UHY Ross Brooke Chartered Accountants

Problems with old Wills

accountant for wills and IHT planning
Michael Brooke

Concerning Wills created before 9 October 2007, the nil rate band (NRB) was often wasted when assets passed entirely to the surviving spouse. This potentially would cost an extra £140,000 of IHT so wills were drafted before that date to either give away assets to the value of the NRB or to transfer into a discretionary trust with the surviving spouse also as a beneficiary.

By Michael Brooke

Modern wills now no longer need to do this as we have the transferrable NRB enabling the surviving spouse to effectively take over the NRB of the first to die. This is far simpler and potentially means that estates on the second death up to £650,000 are free of IHT and up to £1m if there is also residents NRB also to claim.

However, wills are not always updated and often the NRB discretionary trust comes into play. Is this necessarily a bad thing? A NRB Trust may still be an idea, for example:

  • To secure agricultural or business property relief
  • To reduce the value of the estate of the second spouse in order to maximize RNRB
  • Care fee planning
  • General benefits of Trusts
  • Generally, though, a Will drafted with a NRB trust will cause additional work which can best be avoided by drafting a modern will during the testators lifetime.

Where this is not done then we have the following options in the estate of the first to die:

  • Changing the terms of the trust or appointing the whole amount to the surviving spouse within two years of death. Under IHTA 1984 s 144 this may then act as if the trust had never been.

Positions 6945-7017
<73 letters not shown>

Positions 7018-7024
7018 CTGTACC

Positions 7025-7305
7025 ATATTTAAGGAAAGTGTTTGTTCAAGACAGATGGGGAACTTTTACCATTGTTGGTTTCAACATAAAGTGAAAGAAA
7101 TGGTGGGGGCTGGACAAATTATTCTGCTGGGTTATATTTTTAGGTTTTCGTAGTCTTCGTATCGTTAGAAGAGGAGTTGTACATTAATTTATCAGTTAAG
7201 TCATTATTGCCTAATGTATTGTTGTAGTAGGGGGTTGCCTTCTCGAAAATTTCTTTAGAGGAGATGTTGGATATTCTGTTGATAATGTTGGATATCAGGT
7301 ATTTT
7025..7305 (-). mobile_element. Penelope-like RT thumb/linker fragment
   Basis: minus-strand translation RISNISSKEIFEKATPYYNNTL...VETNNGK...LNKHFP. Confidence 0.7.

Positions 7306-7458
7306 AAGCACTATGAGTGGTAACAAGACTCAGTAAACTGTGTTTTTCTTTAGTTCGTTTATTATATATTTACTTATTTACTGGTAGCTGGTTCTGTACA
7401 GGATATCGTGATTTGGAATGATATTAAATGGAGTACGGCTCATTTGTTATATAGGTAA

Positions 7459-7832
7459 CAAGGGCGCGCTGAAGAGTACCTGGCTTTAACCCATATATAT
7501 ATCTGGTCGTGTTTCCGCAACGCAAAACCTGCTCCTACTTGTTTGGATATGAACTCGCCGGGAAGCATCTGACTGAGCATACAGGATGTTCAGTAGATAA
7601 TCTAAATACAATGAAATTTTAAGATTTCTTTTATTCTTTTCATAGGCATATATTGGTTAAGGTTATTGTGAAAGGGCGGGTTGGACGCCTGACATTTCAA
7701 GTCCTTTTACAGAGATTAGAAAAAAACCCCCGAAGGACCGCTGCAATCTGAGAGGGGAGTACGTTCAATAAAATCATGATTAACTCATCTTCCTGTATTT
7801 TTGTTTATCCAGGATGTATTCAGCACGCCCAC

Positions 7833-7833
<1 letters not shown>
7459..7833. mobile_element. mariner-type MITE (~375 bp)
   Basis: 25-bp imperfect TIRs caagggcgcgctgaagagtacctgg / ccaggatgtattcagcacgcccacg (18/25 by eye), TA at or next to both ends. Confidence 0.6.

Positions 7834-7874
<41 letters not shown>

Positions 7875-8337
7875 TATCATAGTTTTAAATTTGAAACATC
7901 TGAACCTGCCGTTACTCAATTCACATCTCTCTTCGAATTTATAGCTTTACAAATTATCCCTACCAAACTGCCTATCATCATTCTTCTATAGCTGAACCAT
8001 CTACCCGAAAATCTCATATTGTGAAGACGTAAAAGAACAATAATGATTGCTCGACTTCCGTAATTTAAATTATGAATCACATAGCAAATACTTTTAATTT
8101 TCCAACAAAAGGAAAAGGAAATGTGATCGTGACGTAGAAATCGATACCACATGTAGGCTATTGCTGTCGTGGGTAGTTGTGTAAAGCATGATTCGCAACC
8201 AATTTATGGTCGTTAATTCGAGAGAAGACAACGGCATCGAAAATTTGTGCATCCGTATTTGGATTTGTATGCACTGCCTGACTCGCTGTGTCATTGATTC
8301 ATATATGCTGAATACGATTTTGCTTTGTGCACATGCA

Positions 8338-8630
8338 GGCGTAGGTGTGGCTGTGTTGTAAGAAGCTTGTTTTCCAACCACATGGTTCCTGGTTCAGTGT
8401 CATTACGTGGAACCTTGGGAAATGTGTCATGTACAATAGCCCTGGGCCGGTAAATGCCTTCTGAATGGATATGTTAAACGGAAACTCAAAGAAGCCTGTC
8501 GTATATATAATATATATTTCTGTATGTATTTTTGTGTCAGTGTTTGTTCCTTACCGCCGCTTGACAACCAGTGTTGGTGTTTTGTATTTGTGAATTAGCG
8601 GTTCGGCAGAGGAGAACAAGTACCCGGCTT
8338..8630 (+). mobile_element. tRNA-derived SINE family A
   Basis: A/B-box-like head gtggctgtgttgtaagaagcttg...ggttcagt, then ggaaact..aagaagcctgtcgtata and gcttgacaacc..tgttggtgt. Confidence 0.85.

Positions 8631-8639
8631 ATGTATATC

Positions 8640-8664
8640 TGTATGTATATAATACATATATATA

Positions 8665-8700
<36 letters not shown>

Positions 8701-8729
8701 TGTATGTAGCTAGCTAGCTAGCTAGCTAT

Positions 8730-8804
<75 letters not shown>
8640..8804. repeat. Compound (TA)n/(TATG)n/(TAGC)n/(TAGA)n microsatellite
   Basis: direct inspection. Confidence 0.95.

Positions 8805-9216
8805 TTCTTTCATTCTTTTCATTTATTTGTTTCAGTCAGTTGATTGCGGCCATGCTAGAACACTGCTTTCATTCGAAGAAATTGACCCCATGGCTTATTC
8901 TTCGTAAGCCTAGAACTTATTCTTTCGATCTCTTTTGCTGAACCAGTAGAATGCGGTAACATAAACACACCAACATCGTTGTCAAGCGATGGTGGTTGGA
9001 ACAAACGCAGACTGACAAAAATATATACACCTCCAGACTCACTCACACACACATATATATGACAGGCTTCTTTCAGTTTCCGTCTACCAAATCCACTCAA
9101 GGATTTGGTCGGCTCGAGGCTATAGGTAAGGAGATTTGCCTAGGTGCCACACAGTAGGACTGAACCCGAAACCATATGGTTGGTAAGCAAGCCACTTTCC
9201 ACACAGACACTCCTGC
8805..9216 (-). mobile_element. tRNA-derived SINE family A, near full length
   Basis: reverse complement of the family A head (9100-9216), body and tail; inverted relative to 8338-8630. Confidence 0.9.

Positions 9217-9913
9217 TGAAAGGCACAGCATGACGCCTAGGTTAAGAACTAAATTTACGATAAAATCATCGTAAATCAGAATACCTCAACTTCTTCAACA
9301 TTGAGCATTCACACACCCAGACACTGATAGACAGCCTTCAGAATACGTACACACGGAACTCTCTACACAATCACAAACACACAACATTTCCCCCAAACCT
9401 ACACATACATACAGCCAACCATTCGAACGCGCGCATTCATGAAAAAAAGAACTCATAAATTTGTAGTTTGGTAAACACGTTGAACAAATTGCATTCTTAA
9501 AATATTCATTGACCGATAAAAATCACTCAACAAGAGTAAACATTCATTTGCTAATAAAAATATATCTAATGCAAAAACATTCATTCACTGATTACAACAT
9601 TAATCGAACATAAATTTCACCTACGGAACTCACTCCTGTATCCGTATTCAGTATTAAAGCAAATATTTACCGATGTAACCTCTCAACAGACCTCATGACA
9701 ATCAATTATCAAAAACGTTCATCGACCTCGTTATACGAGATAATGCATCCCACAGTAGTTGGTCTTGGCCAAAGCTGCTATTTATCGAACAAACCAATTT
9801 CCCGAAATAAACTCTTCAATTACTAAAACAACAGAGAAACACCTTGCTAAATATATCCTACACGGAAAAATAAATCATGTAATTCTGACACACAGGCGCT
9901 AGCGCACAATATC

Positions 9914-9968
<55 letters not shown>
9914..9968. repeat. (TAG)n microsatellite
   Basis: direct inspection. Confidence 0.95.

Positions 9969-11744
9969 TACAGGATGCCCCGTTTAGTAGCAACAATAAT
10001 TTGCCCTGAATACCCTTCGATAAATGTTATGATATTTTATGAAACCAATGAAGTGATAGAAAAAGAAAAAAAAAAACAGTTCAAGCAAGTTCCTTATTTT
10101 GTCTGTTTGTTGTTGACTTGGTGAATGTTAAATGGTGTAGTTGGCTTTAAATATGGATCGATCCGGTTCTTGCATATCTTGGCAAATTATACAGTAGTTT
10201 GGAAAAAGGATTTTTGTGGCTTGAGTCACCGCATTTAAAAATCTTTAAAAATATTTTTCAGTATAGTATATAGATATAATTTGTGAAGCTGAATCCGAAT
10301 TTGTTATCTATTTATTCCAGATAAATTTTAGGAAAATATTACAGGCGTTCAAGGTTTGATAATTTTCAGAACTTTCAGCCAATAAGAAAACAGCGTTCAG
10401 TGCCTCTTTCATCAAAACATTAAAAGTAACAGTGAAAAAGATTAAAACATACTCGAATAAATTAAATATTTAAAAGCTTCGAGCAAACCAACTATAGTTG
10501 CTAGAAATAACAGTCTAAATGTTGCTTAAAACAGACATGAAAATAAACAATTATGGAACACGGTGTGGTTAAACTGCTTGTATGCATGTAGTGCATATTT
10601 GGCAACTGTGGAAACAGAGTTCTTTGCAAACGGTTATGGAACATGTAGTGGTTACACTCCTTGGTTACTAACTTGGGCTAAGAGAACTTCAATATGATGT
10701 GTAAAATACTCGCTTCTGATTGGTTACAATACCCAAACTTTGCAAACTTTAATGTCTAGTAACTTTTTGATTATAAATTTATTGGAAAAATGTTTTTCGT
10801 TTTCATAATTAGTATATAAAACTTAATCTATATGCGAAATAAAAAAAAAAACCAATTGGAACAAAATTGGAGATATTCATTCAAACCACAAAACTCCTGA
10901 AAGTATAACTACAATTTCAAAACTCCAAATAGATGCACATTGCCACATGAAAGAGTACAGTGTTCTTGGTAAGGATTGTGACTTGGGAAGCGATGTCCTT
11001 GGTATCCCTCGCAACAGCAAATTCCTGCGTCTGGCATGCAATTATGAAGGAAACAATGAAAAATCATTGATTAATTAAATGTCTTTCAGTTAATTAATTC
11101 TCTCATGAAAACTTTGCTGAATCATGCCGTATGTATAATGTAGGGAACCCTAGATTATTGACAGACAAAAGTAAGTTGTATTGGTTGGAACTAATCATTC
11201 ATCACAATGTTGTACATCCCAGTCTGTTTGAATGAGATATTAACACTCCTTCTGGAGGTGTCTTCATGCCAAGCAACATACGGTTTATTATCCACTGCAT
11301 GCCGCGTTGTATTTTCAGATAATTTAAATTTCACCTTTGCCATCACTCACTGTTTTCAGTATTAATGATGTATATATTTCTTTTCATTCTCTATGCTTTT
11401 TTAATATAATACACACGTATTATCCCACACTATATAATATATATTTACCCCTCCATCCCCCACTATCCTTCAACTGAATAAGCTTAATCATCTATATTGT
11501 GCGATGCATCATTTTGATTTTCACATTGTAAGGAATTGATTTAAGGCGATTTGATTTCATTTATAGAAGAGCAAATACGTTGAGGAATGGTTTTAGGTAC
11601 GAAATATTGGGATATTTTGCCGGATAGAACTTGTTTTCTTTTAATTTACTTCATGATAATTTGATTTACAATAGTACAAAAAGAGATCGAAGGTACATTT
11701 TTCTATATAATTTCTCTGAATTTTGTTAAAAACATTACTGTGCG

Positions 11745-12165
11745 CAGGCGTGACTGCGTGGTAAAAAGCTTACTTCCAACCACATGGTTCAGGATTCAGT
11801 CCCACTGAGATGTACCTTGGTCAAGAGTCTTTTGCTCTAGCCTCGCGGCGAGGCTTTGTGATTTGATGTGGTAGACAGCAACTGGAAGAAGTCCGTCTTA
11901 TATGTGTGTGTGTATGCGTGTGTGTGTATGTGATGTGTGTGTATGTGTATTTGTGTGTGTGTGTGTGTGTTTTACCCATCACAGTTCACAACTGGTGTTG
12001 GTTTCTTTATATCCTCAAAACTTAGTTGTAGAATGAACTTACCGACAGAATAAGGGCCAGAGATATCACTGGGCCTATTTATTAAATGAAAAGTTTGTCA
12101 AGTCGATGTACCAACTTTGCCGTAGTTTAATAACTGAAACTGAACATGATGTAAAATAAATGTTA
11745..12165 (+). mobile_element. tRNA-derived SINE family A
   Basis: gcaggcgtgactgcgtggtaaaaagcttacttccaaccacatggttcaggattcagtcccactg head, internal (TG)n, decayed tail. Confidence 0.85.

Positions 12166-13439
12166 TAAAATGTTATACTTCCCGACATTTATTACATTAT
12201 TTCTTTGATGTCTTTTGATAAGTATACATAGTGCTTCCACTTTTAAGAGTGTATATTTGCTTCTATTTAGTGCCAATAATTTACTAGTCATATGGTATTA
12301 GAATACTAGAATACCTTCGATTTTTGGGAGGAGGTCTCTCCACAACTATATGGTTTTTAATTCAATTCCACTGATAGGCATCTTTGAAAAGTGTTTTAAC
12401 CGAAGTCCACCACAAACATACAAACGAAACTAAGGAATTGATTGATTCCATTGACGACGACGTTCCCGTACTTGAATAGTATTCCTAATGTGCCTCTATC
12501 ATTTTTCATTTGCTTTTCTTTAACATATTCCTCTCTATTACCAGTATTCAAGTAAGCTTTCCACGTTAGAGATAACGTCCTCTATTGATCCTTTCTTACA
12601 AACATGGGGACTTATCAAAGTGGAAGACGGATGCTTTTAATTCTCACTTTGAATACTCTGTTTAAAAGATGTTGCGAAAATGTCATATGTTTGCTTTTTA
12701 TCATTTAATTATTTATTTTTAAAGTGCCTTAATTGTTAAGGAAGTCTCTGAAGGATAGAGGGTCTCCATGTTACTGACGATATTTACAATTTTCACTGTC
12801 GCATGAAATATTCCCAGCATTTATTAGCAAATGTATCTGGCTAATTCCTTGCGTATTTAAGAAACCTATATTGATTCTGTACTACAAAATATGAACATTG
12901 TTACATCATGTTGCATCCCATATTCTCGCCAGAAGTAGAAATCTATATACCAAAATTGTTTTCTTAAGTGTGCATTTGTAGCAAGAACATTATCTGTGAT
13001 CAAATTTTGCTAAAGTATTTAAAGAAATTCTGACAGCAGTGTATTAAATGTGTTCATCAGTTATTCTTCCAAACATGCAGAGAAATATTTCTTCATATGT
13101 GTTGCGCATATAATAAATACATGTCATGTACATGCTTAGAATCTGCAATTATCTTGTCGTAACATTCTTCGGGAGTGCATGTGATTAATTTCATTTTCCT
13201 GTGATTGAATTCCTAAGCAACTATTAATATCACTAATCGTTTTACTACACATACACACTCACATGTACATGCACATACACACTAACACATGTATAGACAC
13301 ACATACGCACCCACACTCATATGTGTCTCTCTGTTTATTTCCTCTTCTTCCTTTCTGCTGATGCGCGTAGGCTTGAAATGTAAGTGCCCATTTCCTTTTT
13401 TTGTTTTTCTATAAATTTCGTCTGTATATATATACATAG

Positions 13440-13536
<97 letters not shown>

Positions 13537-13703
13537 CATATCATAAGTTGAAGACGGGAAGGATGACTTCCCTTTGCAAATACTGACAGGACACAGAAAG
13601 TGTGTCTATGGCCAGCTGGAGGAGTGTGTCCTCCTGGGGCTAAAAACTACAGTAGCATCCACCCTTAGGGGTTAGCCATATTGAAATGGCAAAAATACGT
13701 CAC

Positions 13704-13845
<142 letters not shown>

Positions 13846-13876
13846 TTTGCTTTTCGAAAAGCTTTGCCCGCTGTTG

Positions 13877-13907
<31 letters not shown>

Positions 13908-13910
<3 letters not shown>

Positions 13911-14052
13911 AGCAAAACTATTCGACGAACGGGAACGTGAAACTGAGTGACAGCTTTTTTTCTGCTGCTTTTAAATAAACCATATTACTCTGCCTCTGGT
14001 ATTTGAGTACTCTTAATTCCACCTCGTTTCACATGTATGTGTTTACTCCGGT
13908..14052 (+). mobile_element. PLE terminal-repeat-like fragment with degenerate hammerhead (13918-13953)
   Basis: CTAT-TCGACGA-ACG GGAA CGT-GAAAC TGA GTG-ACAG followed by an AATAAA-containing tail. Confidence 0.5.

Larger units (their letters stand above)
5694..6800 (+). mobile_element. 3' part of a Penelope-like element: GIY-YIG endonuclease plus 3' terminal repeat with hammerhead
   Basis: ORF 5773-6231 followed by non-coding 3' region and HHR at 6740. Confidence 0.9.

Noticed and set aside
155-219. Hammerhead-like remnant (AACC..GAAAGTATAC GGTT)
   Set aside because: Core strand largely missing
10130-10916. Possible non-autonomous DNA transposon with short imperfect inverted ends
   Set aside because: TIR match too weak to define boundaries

• Appointing assets to the trust and running it properly with the associated costs until the second death.
  • Creating a debt on the estate of the first to die and pay off the debt when the surviving spouse dies plus interest. This does create more professional fees and potentially tax.
  • Ignore everything or forget what was done in the estate of the first to die with no papers from that time being found.

It is not uncommon to discover on the death of the surviving spouse that nothing was done to create the NRB trust and that the surviving spouse just took the assets and house. This, surprisingly, is not fatal!

There are two possible outcomes:

  • If the surviving spouse took all the assets it could be argued that the Trustees had decided to appoint the assets within 2 years and that they may have made an informal decision to do so. HMRC would probably accept this if supported by the facts and thus the transferrable NRB is available to the surviving spouse.
  • The alternative possibility is that the trust does exist and the personal representatives of the first to die have a claim on the assets of the survivor plus interest. This will probably prove inconvenient.

This all does depend on the facts of the case and as always, it pays to take professional advice.

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If you would like to reduce your tax liability and help your dependents, please do get in touch with our experts. We can provide many services relates to inheritance tax planning.

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